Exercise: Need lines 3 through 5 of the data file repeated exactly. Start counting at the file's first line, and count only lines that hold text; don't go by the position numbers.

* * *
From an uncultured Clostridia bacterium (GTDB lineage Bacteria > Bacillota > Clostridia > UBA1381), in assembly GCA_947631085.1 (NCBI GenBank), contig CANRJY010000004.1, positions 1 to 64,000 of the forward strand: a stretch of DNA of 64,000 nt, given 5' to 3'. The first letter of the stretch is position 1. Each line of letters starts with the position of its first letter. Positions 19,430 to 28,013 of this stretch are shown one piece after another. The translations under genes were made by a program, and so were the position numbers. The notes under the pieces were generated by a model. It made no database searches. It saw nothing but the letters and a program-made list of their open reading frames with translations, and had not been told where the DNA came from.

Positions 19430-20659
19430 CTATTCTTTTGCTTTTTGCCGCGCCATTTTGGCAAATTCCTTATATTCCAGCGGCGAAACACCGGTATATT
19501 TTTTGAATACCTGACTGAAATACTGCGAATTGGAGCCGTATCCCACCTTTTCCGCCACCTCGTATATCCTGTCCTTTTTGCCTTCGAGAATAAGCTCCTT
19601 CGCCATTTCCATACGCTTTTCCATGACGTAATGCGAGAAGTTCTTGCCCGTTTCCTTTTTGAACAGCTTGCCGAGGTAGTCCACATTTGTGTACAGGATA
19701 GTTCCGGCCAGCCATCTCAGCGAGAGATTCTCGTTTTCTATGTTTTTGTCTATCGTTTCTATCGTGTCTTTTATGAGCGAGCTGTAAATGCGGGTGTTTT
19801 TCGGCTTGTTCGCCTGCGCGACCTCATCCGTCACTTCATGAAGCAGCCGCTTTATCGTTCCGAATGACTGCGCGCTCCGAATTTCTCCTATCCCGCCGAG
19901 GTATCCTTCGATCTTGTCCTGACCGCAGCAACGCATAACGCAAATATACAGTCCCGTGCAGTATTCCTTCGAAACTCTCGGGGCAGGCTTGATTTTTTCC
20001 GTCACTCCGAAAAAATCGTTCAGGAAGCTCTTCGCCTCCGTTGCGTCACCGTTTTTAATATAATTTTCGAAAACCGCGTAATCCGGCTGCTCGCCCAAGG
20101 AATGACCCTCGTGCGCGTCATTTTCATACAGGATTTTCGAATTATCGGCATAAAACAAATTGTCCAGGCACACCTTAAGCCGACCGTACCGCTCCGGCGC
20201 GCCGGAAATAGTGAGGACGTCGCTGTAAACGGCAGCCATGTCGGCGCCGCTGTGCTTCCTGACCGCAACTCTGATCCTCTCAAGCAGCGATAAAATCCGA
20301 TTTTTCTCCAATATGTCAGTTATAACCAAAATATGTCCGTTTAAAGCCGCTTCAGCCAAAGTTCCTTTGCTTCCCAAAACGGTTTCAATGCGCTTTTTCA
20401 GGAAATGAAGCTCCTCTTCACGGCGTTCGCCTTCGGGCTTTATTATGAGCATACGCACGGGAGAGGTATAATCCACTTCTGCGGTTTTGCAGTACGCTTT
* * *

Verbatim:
19430 CTATTCTTTTGCTTTTTGCCGCGCCATTTTGGCAAATTCCTTATATTCCAGCGGCGAAACACCGGTATATT
19501 TTTTGAATACCTGACTGAAATACTGCGAATTGGAGCCGTATCCCACCTTTTCCGCCACCTCGTATATCCTGTCCTTTTTGCCTTCGAGAATAAGCTCCTT
19601 CGCCATTTCCATACGCTTTTCCATGACGTAATGCGAGAAGTTCTTGCCCGTTTCCTTTTTGAACAGCTTGCCGAGGTAGTCCACATTTGTGTACAGGATA